Aarchna, art, banlieue, Belleville, clouds, Danube, Eiffel Tower, flâneur, France, Il faut se méfier des mots, Ivy covered cottage, Jordain, Kristoffer, la Mouzaïa, Nausicaa Favart Amouroux, One must mistrust words, Opéra, Opéra Garnier, Parc des Buttes-Chaumont, Paris, Pré Saint-Gervais, quartier d’Amérique, Rosa Bonheur, rue de Belleville, rue de Crimée, rue du Télégraph, semaphore, Télégraph, Un Tapis de Poésie, villas, Water towers, weather
On Sunday morning I saw Kristoffer off on the Roissybus at Opéra. The ticket machine at the bus stop was broken but he was able to buy a ticket from the driver (since he had prudently saved 11 euros in cash).
In prior years I’ve just sent departing guests out the door with detailed instructions, but a Boston friend has taught me how nice it is to see someone off. This is especially true when I’ve been handling navigation issues for my guest while we’ve been together, so he may not have gotten particularly comfortable with the métro, etc. How I have remained oblivious to this all these years is a mystery, but it’s not too late to teach this old dog a new trick! (Though note that I didn’t go all the way to the airport and back; let’s not get carried away here!)
This year’s sojourn has been very sociable. A series of old and new friends have stayed with me for several days each: Jared R, Sherard, Omar and Kristoffer, and I’ve spent a lot of time with other visiting friends, including Jared W, CN and Arturo. As in other years I’ve seen a lot of Zhizhong, and I’ve started catching up with other French friends as well. Earlier in the trip I stayed with Charlie and Markevin near Toulouse and spent a couple of afternoons with Grégory in Bordeaux, not to mention my new Korean friends. This has been great fun, but it has also left me with less alone time than in prior years, and has greatly changed the blogging dynamic. From a discipline that I followed (almost) every evening in 2010 it has become a binge project that gets a week or two behind, then takes me a day or two to catch up! All a long way of saying that it’s different, but quite OK, to now spend a few days alone.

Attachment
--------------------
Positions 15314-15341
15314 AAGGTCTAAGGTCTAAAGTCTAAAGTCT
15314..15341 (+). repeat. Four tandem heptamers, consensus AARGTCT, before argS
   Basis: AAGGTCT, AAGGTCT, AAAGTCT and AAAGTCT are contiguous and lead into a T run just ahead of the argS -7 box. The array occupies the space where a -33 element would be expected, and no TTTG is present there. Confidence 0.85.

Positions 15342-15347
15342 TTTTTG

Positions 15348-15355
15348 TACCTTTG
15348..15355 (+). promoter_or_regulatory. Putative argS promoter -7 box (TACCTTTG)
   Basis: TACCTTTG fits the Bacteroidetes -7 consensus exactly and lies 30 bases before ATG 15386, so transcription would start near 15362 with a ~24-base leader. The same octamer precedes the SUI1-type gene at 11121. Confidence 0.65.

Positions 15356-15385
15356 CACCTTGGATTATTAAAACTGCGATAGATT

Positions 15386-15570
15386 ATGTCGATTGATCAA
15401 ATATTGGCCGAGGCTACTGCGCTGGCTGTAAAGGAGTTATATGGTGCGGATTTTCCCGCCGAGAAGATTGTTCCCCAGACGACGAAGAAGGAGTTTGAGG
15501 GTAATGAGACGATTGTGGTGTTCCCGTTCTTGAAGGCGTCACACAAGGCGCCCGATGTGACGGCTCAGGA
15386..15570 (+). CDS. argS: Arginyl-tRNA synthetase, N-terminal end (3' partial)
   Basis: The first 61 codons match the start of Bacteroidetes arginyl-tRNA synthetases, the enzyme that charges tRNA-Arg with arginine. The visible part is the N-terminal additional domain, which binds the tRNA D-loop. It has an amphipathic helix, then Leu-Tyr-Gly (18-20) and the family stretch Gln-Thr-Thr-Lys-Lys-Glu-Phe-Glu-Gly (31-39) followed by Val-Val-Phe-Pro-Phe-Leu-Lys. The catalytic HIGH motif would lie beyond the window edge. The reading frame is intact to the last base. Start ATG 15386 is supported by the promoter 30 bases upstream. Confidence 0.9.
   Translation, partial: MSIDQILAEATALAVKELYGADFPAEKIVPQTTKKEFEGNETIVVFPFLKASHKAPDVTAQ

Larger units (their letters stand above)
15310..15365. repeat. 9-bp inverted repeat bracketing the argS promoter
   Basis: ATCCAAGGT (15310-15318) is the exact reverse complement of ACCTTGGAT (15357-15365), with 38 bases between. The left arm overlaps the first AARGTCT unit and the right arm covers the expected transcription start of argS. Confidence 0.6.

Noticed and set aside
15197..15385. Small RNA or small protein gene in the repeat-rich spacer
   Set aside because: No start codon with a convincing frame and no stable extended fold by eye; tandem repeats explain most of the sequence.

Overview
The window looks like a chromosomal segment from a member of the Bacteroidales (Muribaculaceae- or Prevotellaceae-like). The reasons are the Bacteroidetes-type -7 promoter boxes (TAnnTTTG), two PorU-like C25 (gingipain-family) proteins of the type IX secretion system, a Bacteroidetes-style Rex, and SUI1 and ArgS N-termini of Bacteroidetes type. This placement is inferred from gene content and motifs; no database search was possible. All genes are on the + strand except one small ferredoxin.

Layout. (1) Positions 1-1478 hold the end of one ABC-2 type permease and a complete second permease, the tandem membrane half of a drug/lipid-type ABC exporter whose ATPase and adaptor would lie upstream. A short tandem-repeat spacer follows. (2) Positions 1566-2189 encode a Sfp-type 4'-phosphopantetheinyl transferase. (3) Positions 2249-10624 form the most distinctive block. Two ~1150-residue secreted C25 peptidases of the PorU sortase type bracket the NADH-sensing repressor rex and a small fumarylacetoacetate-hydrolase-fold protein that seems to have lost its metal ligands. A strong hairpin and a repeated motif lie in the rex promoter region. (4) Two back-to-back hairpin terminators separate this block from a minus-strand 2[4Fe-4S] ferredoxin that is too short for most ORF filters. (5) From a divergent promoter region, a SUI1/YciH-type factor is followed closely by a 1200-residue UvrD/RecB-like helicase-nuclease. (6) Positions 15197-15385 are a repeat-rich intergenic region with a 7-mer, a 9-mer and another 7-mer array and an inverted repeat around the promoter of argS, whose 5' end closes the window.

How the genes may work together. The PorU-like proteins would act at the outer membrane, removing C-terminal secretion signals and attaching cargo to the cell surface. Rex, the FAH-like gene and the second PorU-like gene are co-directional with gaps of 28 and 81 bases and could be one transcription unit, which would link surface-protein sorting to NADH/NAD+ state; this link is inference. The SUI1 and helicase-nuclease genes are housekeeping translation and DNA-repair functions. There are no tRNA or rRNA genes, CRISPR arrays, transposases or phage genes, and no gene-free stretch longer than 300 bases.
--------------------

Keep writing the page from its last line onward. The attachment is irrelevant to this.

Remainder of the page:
Sunday afternoon I headed over to Rosa Bonheur for old time’s sake. The weather has continued to be a mix of sun and rain, but there was a pretty good crowd on the terrasse. I didn’t get into any deep conversations but I did exchange a few nice words with a young woman who was there with her young son and older mother.
After finishing my beer I strolled over to the area of little “Villas” to the west of the Park des Buttes Chaumont, which I now see is called la Mouzaïa or the quartier d’Amérique. I added a few shots to my Picasa/Google photo set on la Mouzaïa then continued on to see some of the open studios in an area I had not previously visited, the city of Pré Saint-Gervais, a banlieue!
As usual there was a lot of so-so art, but I really liked several pieces by Nausicaa Favart-Amouroux.
I also enjoyed a poetry reading accompanied by violin at Un Tapis de Poésie.
Pré Saint-Gervais itself seemed to have something of a Turkish tilt, but otherwise seemed quite Parisian and not scary, except for an abandoned building, covered with graffiti.
I had actually encountered a scarier scene earlier within the city limits at Danube.
I had a nice Indian dinner at Aarchna, on rue du Télégraph back in Belleville. I was interested to learn that the « télégraph » was actually one of the earliest lines of visual semaphores, which in 1794 allowed a message to be transmitted from Paris to Lille in three hours that previously took three days on horseback. That’s why it was placed on the highest hill in Paris, also why there are now water towers on the same spot.
After dinner I walked down rue de Bellevile as the sun went down (around 10 pm!). Here are a few atmospheric pictures from my day as a lone flâneur.
All day Monday and Tuesday morning I did literally nothing but catch up on my blog. Enjoy!
Mot du jour: banlieue, literally, “suburb,” but many of the inner ring of cities just outside Paris are ethnic, depressed and at times dangerous so in France the term has a sketchy resonance.